Posted May 23rd, 2013
On May 23, the floor of the Barclays Center was a veritable sea of purple. No, the Brooklyn Nets haven’t gotten flashy new uniforms; that violet tide was formed by the gowns of the over 1,000 Polytechnic Institute of New York University (NYU-Poly) graduates who packed the arena for the 158th commencement ceremony.
With scenes from their time at NYU-Poly flashing on the four-sided JumboTron and the illuminated display ribbon running the perimeter of the massive space touting the Poly commitment to i2e--invention, innovation, and entrepreneurship—it wasn’t surprising that many of the grads felt like rock stars. They even had the adoring fans to prove it.
With the ceremony back in Brooklyn for the first time in years and ample seating available, throngs of family members and friends—many carrying bouquets and gifts—came out to cheer NYU-Poly’s newest alumni.
Kristin McKenzie, due to give birth to her second child in a matter of weeks, was there along with her parents and three-year-old son, Mica, to see her husband, Ruel, get his doctoral degree in chemical engineering. Tiffany and Ziante Simms were there for their older sister, Stephanie, who was earning her bachelor’s degree in computer engineering. Sunil Puranik’s aunt and uncle were celebrating his master’s in bioinformatics. They all echoed the same sentiment—extreme pride and happiness—and none could have been beaming any brighter, even if they had been holding front-row tickets to watch Jay-Z himself.
While that hip-hop star and entrepreneur wasn’t in attendance, the crowd was treated to something arguably better: President Emeritus Jerry Hultin took to the stage to lead them in a rousing chant, asking (à la Jay-Z), “Is Brooklyn in the house?” The roar intensified when he added, “Is NYU-Poly in the house?” and “Is the generation who is going to make this a better world in the house?”
Although President of NYU-Poly and Dean of Engineering Katepalli Sreenivasan did not channel any entertainment-world figures, he was equally inspiring, exhorting the graduates to take pride in their affiliation with the school, which is, as he reminded them, at the forefront of several fields, “from polymers to microwaves and from optics to hypersonics.” He reminded them, “While it is hard to predict the future, is clear that the challenges that face humanity will get more intense; who else but you – the alumni of this institution, whose history is enmeshed with the tradition of using technology to mitigate great societal challenges – is better suited to address these intense problems?”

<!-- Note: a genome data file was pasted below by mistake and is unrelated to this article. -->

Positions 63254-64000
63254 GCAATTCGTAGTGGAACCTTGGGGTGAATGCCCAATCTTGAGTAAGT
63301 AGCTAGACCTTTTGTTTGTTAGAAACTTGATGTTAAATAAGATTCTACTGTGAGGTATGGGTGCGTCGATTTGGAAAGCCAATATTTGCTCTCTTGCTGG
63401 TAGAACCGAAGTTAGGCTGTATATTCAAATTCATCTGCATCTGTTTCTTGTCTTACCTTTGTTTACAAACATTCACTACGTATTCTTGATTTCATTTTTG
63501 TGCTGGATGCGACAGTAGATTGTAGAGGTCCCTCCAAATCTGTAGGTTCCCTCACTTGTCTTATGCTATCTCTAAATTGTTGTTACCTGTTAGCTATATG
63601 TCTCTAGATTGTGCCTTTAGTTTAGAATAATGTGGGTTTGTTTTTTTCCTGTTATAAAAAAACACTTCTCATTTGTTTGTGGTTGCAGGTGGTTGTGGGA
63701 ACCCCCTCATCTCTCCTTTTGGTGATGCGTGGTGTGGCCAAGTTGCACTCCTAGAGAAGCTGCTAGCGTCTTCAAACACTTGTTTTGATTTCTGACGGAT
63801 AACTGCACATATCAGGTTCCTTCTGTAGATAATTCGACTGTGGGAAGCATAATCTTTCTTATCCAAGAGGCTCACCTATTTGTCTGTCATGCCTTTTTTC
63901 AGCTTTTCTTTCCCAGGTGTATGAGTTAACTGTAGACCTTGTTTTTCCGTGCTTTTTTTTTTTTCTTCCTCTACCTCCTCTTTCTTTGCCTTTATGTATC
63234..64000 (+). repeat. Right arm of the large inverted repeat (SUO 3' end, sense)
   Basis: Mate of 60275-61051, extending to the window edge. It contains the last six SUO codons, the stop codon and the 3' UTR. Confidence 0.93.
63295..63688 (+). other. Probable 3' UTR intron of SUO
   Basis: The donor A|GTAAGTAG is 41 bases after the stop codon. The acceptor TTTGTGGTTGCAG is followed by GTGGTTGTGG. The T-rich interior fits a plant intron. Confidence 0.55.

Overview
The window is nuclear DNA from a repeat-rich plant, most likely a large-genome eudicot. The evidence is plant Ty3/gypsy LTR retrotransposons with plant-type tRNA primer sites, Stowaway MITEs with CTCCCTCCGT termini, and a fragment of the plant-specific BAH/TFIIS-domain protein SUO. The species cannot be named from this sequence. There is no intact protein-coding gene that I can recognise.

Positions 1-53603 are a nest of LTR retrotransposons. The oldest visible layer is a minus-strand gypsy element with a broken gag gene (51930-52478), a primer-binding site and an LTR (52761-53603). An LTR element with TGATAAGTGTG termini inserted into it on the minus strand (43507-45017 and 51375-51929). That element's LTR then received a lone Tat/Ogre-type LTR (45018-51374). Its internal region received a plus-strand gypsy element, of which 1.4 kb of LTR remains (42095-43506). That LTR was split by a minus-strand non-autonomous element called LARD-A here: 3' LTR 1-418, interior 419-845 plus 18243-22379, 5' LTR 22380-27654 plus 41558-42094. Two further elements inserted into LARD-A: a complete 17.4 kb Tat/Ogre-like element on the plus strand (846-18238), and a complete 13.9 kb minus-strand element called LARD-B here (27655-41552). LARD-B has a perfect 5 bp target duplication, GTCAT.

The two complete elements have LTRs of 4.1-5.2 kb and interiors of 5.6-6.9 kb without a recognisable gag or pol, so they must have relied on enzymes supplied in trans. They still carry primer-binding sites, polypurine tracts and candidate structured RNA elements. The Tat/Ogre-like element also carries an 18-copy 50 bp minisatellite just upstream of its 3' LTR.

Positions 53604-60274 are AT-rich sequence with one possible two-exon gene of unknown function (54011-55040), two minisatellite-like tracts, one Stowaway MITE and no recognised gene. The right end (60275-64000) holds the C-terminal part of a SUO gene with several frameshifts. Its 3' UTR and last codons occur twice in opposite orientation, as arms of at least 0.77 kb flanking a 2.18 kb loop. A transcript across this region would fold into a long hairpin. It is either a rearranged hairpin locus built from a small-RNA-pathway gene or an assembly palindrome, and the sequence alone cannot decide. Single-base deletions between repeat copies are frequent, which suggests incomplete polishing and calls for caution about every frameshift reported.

Among those eager and ready to take on the challenges Sreenivasan described are the class valedictorian, Radu Iliescu, and the winner of the Polytechnic Institute Alumni Association Outstanding Graduate Award, Edward Melcer. Called upon to address his classmates, Iliescu said to raucous applause, “During our time at Poly, we learned that it is much easier to be successful when we worked collaboratively; that together, we are unstoppable.”
This year NYU-Poly awarded two honorary doctoral degrees: to Josh Weston, the honorary chairman of Automatic Data Processing (ADP), who oversaw an unprecedented period of growth during his tenure as head of the company; and to Dr. S. James Gates, Jr., the first African-American professor to hold an endowed chair in physics at a major U.S. research university. They both undeniably enjoy rock-star status--Weston in the business world and Gates in academia--and both had warm words of encouragement and advice for the graduates.
Weston recommended taking at least one hour during the work week to truly think about what you are doing during the other 39 hours and why you are doing it. “You’ll find,” he asserted, “that the sum of 39 plus 1 is much greater than the sum of 40 plus 0.”
Gates, who expressed a deep bond with NYU-Poly students because, like many of them, he was the first in his family to attend college, followed Weston’s arithmetic with a bit of a vocabulary lesson. “There’s a word, triskaidekaphobia, which means a superstitious fear of the number 13,” he said. “But no one has to worry about being in the class of 2013. You are lucky to be graduating today, and the world is very lucky to have you!”